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I want to show the result as combination of two. Table 1

SELECT au.invoice`.`InvoiceID`, au.invoice`.`UserID` 
FROM au.`invoice` 
WHERE au.`invoice`.`InvoiceID` > 11126 
-- total results 757

enter image description here

Table 2

SELECT nz.`invoice`.`InvoiceID`, nz.`invoice`.`UserID` 
FROM nz.`invoice` 
WHERE nz.`invoice`.`InvoiceID` > 11236 
-- total results 757

enter image description here

I want result combined as table 1 result and table 2 results

SELECT au.invoice`.`InvoiceID`, au.invoice`.`UserID`, nz.`invoice`.`InvoiceID`, nz.`invoice`.`UserID` 
FROM au_._invoice` 
JOIN nz.`invoice` ON nz.`invoice`.`UserID` = au.invoice`.`UserID` 
WHERE au.invoice`.`InvoiceID` > 11126 
  AND nz.`invoice`.`InvoiceID` > 11236 
-- total results 1000+

enter image description here

What I want it should be the same no of results because I just assigned new invoiceId to table 2, all the users have the same no of invoices.

Can you help me to achieve this result?

Thanks Rajesh

| improve this question | | | | |
  • a join wirks so, that it combines every every hit, so if there are two or more rows thet fit the join you must think about grouping or having another column that identifies the link between them better. So see if you git a date or something to identify the rows that should link – nbk Feb 19 at 8:43
  • Use ROW_NUMBER and enumerate records in each output (some ordering recommended strongly). Then join by this number. – Akina Feb 19 at 8:45
  • @nbk you are right , if I use 3rd column , it works in my other queries, Here i didn't use because that (3rd column may duplicate) may change. but using 3rd column I get the correct 757 rows. – rkrathor Feb 19 at 8:54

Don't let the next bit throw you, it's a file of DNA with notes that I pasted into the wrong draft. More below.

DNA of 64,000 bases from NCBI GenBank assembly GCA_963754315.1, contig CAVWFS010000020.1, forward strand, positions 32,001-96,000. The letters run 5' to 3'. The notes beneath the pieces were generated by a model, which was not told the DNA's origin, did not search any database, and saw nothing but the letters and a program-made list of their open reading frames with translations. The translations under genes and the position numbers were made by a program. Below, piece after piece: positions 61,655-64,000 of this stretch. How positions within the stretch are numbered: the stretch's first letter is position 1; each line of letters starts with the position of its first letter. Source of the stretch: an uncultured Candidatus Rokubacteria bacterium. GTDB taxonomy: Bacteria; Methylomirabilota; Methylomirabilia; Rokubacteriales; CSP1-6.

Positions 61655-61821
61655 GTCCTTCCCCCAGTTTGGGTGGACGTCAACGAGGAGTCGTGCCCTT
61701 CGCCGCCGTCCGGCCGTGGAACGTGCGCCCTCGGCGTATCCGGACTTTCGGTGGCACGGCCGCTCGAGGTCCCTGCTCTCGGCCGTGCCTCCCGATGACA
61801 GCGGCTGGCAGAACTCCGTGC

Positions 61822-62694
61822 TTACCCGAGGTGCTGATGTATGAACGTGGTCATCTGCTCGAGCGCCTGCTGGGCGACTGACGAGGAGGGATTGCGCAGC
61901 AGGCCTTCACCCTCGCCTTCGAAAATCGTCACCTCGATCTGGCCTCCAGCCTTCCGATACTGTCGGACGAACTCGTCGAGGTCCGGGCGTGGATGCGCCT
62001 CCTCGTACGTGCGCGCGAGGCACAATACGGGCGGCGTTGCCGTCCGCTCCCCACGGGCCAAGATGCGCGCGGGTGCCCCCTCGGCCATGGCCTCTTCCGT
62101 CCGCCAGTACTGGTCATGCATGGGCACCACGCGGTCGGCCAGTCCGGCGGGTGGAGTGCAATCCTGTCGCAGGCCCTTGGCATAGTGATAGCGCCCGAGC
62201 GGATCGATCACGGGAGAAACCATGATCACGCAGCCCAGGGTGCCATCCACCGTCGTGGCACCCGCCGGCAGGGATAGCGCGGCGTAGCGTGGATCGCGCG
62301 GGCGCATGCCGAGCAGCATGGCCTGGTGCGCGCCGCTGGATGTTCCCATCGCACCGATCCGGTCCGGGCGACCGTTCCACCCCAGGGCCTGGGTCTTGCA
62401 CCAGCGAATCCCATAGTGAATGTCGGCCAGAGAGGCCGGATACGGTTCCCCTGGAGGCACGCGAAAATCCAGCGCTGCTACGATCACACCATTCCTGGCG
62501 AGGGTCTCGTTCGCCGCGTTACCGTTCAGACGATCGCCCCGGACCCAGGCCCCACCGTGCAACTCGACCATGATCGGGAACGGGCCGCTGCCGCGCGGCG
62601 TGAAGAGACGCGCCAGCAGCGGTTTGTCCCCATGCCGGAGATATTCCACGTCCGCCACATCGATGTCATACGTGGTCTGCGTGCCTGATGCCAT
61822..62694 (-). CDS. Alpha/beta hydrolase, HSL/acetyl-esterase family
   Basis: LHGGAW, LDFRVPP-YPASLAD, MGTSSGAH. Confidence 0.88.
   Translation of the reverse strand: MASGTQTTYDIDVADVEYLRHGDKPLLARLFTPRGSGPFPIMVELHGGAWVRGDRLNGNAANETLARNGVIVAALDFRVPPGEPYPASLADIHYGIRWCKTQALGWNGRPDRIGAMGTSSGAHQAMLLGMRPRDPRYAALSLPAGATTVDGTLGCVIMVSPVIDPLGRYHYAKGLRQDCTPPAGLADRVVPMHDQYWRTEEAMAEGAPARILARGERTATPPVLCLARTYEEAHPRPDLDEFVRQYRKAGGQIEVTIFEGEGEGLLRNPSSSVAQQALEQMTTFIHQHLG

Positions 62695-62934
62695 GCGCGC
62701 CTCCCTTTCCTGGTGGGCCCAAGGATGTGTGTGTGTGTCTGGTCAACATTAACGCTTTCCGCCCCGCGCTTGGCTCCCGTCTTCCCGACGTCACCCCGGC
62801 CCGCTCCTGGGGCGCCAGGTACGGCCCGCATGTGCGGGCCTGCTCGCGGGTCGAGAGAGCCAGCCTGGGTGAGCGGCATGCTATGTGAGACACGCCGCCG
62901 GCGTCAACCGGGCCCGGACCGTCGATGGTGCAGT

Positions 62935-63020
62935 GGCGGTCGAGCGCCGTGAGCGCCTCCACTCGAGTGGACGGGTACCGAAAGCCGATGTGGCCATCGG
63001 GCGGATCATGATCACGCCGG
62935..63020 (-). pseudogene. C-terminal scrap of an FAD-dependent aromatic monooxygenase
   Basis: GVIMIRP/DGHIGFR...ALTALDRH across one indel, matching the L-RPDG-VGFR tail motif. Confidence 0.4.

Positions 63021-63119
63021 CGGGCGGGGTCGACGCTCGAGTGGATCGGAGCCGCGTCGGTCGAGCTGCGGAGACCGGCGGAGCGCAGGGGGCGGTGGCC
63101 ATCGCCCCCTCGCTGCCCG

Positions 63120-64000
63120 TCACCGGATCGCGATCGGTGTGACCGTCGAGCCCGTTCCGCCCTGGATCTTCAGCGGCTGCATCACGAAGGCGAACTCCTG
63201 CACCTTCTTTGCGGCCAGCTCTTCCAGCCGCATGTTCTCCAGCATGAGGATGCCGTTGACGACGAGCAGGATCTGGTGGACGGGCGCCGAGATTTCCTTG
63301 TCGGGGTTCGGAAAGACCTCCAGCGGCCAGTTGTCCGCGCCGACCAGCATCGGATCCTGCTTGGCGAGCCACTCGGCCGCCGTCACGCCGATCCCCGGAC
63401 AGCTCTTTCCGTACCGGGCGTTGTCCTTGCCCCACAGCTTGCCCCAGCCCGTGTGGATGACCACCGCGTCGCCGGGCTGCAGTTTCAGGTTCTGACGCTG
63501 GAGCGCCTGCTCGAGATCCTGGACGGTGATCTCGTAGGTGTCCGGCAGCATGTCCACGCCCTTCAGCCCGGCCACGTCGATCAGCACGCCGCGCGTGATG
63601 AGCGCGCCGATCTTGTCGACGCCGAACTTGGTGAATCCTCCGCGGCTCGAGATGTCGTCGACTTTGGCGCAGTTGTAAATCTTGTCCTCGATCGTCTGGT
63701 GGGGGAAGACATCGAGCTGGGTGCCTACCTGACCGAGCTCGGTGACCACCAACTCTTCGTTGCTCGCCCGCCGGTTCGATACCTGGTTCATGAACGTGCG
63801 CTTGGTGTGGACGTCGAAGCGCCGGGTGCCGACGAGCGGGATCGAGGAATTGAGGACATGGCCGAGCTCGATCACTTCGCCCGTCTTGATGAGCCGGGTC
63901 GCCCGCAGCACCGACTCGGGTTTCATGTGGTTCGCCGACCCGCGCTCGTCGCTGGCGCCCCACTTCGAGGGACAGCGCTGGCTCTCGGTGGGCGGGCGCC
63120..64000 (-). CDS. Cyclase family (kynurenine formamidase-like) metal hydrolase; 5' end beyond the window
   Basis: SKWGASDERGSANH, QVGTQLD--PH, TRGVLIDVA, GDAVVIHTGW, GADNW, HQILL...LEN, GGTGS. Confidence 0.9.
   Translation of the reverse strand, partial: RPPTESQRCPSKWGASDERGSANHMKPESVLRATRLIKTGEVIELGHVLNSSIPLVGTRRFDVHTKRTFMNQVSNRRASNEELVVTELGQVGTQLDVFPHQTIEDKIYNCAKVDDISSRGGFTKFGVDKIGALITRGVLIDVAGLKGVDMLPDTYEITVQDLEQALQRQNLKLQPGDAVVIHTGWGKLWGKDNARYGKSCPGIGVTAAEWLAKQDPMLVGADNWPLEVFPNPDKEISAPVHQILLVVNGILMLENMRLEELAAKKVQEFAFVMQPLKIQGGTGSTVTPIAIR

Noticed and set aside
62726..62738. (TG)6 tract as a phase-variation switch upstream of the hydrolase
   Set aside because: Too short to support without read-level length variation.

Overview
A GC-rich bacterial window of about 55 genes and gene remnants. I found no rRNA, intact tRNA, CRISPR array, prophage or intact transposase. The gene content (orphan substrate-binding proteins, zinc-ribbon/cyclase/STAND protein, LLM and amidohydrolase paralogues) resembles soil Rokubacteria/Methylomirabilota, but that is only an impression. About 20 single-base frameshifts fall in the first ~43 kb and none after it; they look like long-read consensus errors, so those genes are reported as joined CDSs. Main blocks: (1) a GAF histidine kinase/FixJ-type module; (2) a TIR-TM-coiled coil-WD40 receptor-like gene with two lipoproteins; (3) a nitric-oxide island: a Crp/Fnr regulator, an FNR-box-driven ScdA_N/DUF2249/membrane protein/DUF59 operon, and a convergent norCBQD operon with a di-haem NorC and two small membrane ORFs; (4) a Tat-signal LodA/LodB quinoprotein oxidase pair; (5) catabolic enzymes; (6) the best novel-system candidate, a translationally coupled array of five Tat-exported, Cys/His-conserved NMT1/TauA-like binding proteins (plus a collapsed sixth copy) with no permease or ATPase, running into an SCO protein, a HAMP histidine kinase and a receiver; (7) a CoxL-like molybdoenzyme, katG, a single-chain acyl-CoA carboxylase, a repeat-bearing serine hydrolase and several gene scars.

• @Akina only 3rd column check worked, which I have to use but 3rd column may duplicate most of the time so I was looking if there any other way to do. I used order by each column and groupby (in which I found the no of rows vary each time), that is the reason I avoid that. – rkrathor Feb 19 at 9:13
  • How are the items for user 456 supposed to be paired up? There seem to be 3 in each table, hence 9 (3*3) in the result. – Rick James Feb 24 at 17:44
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Test

SELECT t1.InvoiceID, t1.UserID, t2.InvoiceID, t2.UserID
FROM ( SELECT InvoiceID, UserID, @num1 := @num1 + 1 rownumber
       FROM au.invoice, (SELECT @num1 := 0) variable
       WHERE InvoiceID > 1234
       ORDER BY UserId ) t1
JOIN ( SELECT InvoiceID, UserID, @num2 := @num2 + 1 rownumber
       FROM nz.invoice, (SELECT @num2 := 0) variable
       WHERE InvoiceID > 1234
       ORDER BY UserId ) t2 USING (rownumber)

fiddle

If the list of UserID values in both subqueries is the same with guarantee (although it is unclear why) you may use JOIN ... USING (rownumber, UserID). Or even use the enumeration while partitioning by UserID (using 2 variables in each subquery).

| improve this answer | | | | |
  • thank you man very much Akina, this is amazing. this was beyond my level of thinking. I got the exact results. – rkrathor Feb 19 at 9:46
  • @rkrathor - But is it the exact results? "rownumbers" don't really exist in SQL tables. Tables are unordered sets; it is often just a coincidence that the rows show in the "right" order. – Rick James Feb 24 at 17:46

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